Advanced testing in React Native with Jest: Redux integration

redux jest integration

This post is part of my series on unit testing with Jest in React Native. You can find the introduction here.

By now you should have a solid understanding of how testing works in React Native. But there is one important concept left to go over, that is integrating redux into your tests. Redux is the industry standard for global state management in React applications. Even though React Context is supposed to replace Redux, it is not there yet. So how do we test Redux-connected components with Jest and react-native-testing-library?

Sample component

To test our implementation, we will use this component:

This component grabs the count parameter from the state to display it and dispatches an INCREMENT action whenever you press the button. Simple enough.

Inline integration

If you do not have to do this often, you may use inline redux integration. To do this, you will need to install redux-mock-store library. This library provides a great interface to assert dispatched actions on your redux store and test your components. With it, you can write code like this in your tests:

In the describe section, we create a mockStore function. It will be used as a factory for mock stores. It can be extended with middlewares (thunk, for instance), but I will leave it as an exercise for the reader. Then, in the first test, we create a store with {count: 5} as the initial state. Next, we render the Counter (wrapped in Provider) to assert that it indeed renders 5.

The second test is a bit more confusing. We create the store the same way, but then we send a press event to the button. The button should dispatch an action on the store, which we assert later.

Overriding the render function

While the inline approach works perfectly well, this is not scalable and will result in a lot of repetition in a large codebase. To mitigate this, consider overriding the render function so it injects a Provider with a store for you. To achieve this, create a test-utils.js file and put this code in it:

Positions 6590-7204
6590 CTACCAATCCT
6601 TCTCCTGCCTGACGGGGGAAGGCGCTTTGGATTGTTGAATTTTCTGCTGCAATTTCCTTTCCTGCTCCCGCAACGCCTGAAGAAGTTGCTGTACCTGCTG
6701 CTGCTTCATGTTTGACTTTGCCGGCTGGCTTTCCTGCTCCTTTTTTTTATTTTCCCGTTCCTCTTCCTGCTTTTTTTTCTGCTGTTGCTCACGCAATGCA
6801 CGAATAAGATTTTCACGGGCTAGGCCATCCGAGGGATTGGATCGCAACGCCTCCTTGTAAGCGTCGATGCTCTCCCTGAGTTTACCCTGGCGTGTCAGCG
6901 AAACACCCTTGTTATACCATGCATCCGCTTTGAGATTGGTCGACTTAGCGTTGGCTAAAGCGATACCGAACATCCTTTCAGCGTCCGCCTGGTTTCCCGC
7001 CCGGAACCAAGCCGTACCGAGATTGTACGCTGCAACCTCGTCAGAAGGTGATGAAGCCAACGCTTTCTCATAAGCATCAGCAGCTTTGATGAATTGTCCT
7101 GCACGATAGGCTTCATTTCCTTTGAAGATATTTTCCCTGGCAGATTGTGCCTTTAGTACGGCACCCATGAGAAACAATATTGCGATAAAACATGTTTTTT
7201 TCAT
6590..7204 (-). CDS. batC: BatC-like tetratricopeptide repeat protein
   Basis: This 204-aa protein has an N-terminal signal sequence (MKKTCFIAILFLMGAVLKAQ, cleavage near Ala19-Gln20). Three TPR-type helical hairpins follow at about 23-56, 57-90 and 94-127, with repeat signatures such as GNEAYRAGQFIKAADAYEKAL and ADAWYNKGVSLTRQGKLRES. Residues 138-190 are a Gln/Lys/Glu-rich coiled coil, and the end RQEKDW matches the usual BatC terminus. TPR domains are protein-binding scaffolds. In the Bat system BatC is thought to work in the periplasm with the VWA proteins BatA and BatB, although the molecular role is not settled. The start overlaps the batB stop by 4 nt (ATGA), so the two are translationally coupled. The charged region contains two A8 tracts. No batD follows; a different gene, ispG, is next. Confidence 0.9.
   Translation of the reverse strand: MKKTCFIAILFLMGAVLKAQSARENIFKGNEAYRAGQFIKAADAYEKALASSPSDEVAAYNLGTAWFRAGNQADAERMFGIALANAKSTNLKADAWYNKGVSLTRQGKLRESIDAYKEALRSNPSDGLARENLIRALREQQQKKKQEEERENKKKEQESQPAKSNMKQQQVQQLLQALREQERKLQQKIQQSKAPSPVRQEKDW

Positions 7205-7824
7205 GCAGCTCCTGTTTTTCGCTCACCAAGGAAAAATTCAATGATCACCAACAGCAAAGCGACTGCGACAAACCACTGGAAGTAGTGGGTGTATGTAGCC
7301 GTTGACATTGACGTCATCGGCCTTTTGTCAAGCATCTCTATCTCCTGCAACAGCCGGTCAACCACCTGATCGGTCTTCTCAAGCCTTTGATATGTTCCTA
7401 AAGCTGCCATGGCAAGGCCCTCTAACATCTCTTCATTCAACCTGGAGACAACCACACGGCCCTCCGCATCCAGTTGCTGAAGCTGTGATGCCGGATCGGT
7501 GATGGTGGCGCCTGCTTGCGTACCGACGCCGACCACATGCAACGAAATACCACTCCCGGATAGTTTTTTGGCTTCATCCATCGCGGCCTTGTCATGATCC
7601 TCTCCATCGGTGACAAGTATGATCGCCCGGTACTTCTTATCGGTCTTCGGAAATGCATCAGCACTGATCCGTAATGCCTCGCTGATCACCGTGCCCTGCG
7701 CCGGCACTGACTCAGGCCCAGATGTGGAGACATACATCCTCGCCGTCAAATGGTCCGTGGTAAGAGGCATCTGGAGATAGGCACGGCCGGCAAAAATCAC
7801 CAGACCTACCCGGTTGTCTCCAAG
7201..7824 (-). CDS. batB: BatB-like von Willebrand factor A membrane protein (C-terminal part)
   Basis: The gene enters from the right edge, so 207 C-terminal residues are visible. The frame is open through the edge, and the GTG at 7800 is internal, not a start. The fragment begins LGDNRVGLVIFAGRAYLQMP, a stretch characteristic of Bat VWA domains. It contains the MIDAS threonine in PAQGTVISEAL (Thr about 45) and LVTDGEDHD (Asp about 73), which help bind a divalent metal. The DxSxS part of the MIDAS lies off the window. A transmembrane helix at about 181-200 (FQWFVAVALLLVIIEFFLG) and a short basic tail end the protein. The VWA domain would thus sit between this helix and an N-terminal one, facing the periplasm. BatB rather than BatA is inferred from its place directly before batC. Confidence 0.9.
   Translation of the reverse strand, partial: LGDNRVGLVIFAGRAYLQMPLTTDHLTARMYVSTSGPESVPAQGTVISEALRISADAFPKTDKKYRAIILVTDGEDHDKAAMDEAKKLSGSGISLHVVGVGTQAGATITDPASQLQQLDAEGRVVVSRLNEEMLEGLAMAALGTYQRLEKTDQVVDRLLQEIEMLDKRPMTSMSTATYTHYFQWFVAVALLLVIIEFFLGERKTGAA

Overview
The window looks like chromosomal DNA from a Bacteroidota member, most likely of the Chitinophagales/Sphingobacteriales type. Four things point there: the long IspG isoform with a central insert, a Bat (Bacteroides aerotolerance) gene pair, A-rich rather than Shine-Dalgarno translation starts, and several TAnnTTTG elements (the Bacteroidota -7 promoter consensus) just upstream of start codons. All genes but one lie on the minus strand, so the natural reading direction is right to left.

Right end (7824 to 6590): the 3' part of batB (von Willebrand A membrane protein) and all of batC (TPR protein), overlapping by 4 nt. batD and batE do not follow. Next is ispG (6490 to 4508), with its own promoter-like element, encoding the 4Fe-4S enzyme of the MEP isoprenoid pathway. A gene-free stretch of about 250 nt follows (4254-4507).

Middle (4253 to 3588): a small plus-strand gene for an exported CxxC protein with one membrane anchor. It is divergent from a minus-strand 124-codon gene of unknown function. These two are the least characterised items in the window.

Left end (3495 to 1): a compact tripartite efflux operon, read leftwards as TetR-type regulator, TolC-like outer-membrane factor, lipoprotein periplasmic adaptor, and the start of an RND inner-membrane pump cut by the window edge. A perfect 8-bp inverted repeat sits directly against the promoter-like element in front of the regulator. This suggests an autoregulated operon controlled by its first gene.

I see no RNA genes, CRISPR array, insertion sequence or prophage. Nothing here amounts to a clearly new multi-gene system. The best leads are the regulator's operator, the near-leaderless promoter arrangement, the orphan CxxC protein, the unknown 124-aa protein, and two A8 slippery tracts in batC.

We create the mock store the same way we created it in earlier tests. The difference is that now the same store will be used for all the tests, so consider filling in the real INITIAL_STATE from your root reducer. Then we define the reduxRender funciton, which will wrap everything in a Provider. Lastly, re-export everything from react-native-testing-library for convenience. Now look at the same tests from earlier, but using this new method:

Now, code became shorter and more readable without compromising the functionality, a win-win situation. Note the store.clearActions() on line 7: since we are using the same-store across tests, it is important to reset it after every test.

This is the last post in my series on React Native unit testing. I hope now you have an understanding why tests are important and how to write them for different purposes.

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2 comments

  1. abdullah | october 7, 2020

    Thanks lot!

  2. zephyr | march 8, 2021

    I’d been searching for about a week trying to find a decent tutorial on React-Native testing – these are by far the best – easy to understand, well explained, and very on point.
    Thanks very much!!

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